ProC must be configured properly to run. To determine if ProC is running properly, there is a test makefile which is installed with the client programmer package. Navigate to the directory ${ORACLE_HOME}/precomp/demo/proc and execute "make sample1". If the make fails, most likely the problem is with the Proc configuration file. The ProC configuration file located at:

A common problem is that this file does not contain an include for the gcc egcs header files. A line like the following may have to be added to the pcscfg.cfg file in order to build the C loaders:

[top]  Java Setup

The Java-based loaders require the Sun Java Virtual Machine SDK, version 1.5.0. This can be downloaded from:

Earlier versions may work as well, but we recommend using 1.5+.

The Java-based loaders are built using ant version 1.6.2. Ant is a tool for executing XML makefiles. It can be downloaded from the apache jakarta project at:

To build ant from source, download the ant source, untar it and set the environment variable ANT_HOME to the directory where ant is iinstalled. Next execute "./build.sh install". Note that the install may fail with a chmod error. This is ok, and the files "bin/ant" and "bin/antRun" need to have execute permissions set.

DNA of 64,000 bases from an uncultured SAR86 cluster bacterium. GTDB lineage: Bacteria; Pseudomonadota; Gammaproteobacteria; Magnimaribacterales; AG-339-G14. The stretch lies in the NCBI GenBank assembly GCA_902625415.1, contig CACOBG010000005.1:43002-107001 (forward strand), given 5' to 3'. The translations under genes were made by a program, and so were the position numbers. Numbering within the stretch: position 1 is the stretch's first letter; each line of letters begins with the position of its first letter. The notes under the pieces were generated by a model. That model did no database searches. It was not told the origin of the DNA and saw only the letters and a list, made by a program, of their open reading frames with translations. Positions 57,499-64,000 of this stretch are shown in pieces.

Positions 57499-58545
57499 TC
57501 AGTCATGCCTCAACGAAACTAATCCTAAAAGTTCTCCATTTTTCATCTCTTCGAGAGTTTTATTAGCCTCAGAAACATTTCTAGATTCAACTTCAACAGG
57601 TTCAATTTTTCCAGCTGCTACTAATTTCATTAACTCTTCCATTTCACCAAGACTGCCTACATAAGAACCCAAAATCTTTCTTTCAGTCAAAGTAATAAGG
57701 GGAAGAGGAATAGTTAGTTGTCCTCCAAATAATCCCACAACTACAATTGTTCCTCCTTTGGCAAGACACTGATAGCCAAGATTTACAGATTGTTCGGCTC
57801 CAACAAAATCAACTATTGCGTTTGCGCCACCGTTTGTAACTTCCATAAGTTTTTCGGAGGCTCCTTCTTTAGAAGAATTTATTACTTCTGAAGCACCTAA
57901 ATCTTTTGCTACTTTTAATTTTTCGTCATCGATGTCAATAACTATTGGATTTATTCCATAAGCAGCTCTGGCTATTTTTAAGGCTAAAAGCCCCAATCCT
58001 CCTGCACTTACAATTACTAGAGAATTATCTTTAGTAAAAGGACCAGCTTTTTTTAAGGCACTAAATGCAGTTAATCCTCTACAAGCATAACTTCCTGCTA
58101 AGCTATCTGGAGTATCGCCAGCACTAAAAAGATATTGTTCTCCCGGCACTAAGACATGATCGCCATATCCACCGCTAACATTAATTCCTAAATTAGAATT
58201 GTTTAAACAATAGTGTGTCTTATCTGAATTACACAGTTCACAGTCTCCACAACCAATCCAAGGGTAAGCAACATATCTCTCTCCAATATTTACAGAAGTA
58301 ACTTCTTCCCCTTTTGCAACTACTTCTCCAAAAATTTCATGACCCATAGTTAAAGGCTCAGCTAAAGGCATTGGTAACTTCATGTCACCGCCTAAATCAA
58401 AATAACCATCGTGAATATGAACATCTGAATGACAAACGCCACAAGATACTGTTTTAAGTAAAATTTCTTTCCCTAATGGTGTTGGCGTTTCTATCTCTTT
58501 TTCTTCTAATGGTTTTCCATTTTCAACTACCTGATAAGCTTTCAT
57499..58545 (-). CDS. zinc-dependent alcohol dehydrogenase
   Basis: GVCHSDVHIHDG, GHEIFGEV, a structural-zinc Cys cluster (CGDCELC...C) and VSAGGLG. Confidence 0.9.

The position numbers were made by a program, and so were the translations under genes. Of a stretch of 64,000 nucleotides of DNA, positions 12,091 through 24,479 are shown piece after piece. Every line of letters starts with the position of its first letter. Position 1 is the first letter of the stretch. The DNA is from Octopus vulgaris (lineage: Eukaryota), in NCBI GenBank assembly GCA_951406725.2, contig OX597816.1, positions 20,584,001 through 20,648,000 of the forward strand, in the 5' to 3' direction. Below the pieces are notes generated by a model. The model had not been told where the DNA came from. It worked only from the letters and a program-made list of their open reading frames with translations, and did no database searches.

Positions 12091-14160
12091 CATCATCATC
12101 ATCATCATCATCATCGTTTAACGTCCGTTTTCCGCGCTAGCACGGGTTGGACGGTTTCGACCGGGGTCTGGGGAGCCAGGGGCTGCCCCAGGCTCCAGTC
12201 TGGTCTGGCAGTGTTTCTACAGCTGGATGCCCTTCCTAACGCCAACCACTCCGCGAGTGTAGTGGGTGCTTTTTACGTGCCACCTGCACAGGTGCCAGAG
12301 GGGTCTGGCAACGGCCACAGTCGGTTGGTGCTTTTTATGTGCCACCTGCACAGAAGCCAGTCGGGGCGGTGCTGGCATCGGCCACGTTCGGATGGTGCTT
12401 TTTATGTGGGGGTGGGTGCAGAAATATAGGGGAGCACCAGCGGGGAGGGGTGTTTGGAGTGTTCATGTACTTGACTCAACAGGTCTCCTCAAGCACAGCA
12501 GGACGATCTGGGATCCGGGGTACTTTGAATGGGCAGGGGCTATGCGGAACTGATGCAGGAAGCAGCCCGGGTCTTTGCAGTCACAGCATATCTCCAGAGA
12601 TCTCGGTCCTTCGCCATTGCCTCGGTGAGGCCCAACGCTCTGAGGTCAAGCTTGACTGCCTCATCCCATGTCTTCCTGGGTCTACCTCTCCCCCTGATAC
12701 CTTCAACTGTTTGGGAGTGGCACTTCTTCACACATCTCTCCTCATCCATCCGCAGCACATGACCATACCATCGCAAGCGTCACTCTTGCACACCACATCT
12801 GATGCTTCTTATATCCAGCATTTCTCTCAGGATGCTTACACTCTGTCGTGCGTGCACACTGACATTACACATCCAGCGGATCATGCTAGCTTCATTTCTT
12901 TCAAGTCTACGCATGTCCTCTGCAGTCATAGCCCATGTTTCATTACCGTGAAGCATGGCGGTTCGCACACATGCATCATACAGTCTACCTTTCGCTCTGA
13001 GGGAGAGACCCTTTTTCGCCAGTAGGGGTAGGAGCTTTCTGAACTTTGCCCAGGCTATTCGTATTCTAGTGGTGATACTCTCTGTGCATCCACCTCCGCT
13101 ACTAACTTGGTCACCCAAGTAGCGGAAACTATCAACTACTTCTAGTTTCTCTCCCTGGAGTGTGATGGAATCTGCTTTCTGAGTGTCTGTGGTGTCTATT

Also make sure the following two environment variables are set:

Finally, add ${JAVA_HOME}/bin and ${ANT_HOME}/bin to the path.

[top]  C Setup

The C-based loaders require the following software:

C compiler from the GNU Compiler Collection (2.96+)
flex lexical analyzer (2.5.4+)
bison parser generator (1.875+)
Linux systems may have these programs pre-installed. If not, they may either be installed from the developer package that comes with linux, or downloaded from the sites above.

The PATH environment variable should include these programs.

[top]  Perl Setup

See Perl Utilities for configuring the environment to run Perl scripts for accessing MySQL and Oracle databases.

[top]  Environment Tests

When the environment is set up as specified, execute the following tests: